Phrases like "value-add," "results-driven," "team player," "strategic thinker" and "detail-oriented" should be avoided. Other phrases widely disliked were "problem-solving," "strategic thinker," "think outside the box," "go-getter," "team player," "unique," "dynamic" and "self-motivated."
Include a Cover Letter
It all starts with the cover letter. A cover letter is the first chance you have to impress an employer. Be polite and display confidence that you'll get the job done. Specifically, the phrase "thank you for your consideration".
Career Coach Review
Contact ASNA's Career Coach, Bridget Stevens, for a free review and feedback.
Here are 9 quick tips to help get you prepared for phone interviews:
- Be enthusiastic: Some people find it helps to smile while they talk. Use a land line if possible because cell phone can be noisy. Interruptions caused by dropped or incoming calls just add stress you don't need.
- Have a list of questions prepared: Well-thought-out questions show you're really interested in the company and the job. Also, have your resume in front of you. Make sure it's the same version the interviewer has.
- Never interrupt: Silently count to two or three seconds after the interviewer stops talking before you start.
- Ask about next steps: At the end of the call, ask how well your qualifications meet the company's needs. This will give you a chance to address minor issues immediately. Then ask when you can meet with them in person.
- Say thanks: Follow up with an e-mail. While you're at it, briefly remind the interviewer how your skills and achievements can help the company meet its goals.
- Eat a cough drop before the call: A medicated cough drop, especially one with menthol will be good for your voice. It's a small but helpful thing.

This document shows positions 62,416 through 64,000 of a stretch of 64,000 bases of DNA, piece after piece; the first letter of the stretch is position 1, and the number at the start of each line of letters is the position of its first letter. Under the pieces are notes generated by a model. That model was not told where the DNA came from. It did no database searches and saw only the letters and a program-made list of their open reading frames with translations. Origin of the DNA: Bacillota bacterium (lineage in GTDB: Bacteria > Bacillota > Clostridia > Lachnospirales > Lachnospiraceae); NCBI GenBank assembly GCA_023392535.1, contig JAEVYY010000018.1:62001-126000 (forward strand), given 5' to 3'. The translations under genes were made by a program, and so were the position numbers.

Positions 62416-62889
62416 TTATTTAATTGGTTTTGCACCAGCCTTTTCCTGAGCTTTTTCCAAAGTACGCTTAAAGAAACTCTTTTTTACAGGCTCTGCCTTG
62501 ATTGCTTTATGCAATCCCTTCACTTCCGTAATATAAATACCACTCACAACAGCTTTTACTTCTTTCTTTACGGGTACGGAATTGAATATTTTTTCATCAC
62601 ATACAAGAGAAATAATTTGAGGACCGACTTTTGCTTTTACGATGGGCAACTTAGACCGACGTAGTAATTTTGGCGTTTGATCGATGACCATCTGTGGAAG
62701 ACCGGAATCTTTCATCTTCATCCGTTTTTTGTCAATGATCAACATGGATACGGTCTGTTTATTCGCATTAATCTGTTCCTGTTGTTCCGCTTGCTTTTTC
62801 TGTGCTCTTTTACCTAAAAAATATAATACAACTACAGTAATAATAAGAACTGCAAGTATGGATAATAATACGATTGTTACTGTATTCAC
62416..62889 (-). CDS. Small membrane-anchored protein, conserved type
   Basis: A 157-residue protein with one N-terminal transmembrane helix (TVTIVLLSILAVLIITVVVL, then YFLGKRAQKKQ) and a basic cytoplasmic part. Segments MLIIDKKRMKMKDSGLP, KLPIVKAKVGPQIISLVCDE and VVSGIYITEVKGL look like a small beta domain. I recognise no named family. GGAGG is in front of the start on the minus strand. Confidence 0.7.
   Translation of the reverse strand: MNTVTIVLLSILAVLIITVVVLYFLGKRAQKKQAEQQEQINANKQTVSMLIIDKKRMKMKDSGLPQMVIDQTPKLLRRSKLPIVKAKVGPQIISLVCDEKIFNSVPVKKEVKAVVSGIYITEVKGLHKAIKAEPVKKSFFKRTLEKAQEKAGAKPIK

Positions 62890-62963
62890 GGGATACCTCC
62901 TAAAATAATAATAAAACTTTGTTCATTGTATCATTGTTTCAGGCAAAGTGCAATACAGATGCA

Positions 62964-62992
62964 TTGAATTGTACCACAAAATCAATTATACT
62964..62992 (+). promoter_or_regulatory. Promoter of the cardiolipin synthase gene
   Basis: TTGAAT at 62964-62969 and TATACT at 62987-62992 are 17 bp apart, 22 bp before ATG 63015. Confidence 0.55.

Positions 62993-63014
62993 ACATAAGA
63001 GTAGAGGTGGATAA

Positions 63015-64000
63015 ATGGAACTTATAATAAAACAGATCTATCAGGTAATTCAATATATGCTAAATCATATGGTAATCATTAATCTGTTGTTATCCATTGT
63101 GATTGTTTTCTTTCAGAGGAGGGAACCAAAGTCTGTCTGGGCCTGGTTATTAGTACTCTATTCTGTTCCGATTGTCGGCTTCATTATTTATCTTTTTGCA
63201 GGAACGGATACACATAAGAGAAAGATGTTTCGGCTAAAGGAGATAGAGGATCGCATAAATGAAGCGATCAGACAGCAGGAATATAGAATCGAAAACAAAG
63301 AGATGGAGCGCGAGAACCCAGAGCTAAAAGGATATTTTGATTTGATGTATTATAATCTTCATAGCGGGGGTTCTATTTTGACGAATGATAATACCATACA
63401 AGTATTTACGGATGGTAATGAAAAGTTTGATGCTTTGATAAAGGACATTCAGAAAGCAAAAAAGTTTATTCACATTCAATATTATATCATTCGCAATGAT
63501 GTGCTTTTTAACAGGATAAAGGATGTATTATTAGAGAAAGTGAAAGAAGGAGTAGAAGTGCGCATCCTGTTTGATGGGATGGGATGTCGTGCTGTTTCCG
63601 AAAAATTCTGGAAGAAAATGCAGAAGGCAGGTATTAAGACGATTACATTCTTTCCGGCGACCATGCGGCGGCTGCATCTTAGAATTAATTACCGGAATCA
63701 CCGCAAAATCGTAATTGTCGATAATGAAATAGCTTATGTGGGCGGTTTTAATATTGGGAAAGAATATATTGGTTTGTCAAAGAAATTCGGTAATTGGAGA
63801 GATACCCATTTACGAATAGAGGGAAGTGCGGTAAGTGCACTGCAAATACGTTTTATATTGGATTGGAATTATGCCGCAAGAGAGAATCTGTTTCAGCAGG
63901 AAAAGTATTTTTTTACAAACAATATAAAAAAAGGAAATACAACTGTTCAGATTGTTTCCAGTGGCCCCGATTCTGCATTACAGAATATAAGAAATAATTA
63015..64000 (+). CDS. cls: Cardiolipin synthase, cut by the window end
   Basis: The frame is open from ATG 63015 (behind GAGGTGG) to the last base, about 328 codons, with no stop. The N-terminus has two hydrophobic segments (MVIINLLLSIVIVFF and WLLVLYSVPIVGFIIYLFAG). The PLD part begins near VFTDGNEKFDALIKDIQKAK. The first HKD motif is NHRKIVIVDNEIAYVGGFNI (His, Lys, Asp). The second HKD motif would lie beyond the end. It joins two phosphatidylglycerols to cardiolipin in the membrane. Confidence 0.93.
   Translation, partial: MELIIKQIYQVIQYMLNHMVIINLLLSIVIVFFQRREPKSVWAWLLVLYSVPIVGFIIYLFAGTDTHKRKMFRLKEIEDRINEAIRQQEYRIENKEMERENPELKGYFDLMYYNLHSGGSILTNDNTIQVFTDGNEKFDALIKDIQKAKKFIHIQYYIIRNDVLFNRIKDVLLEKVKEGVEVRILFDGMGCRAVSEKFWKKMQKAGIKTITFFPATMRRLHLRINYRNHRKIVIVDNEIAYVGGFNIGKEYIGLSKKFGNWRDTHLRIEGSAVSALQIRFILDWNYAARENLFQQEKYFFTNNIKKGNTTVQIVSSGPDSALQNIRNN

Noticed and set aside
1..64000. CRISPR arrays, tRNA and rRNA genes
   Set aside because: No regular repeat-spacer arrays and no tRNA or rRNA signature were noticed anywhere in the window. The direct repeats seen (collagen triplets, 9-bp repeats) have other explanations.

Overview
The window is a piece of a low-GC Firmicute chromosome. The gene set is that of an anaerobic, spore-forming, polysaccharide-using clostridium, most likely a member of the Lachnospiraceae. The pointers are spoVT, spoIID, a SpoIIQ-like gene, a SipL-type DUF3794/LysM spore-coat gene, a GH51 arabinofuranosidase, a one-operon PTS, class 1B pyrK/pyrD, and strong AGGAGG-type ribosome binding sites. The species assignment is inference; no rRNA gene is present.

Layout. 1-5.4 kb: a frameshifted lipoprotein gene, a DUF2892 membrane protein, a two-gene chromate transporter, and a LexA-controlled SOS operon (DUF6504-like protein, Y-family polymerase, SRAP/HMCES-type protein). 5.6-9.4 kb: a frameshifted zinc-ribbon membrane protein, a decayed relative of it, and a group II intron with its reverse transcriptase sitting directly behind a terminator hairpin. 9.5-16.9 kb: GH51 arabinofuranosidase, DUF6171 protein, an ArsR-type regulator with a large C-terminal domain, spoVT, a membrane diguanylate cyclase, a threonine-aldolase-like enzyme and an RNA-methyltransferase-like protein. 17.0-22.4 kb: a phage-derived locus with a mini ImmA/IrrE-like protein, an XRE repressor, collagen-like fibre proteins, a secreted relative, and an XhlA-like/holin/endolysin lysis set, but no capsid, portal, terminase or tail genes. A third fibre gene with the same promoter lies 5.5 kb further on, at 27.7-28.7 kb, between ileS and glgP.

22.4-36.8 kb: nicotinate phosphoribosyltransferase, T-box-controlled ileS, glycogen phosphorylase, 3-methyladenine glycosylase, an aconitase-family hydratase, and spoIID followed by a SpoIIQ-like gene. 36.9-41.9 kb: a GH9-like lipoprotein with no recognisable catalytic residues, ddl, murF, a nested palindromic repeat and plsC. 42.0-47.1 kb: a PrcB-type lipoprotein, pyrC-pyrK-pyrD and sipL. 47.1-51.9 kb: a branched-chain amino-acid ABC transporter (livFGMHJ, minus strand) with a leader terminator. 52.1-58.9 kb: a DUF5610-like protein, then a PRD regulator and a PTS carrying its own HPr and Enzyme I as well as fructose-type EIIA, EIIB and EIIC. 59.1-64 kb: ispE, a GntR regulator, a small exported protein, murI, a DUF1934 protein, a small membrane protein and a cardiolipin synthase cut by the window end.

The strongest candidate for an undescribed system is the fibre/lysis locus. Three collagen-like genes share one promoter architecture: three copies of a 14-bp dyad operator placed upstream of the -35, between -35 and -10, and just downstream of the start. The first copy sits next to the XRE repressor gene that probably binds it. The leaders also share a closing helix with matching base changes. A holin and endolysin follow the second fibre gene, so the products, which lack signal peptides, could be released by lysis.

- Avoid saying "um" or "ah": Try replacing those sounds with a pause, which is a sign of intelligence.
- Take notes: Jot down topics and questions that seem to be of particular interest to the person interviewing you, so you can touch on these when you send thank-you note.
- Even if you decide you don't want the job, proceed as if you did: You never know whom you might meet at in-person interviews, and what networking opportunities could result. And lastly, you will need to be prepared for interview questions because they are going to ask you all sorts of tricky phone interview questions.
Practice. Practice might not make perfect, but it does help you make a good impression. Review the interview questions that employers most frequently ask and think about how you’ll answer them.
Wear appropriate interview attire. It can be really awkward if you show up at a job interview overdressed—or underdressed. Always dress appropriately for an interview so you make the best first impression.
Interview Appearance tips:
- Wear closed-toed shoes!
- Light Perfume/cologne, if any.
- No skirt or dress too short. Pants are acceptable.
- Men wear socks.
Don’t go into the interview without knowing anything. Take the time to research the organization, so you know as much as possible about it. That way you’ll be prepared to answer questions about what you know about the company.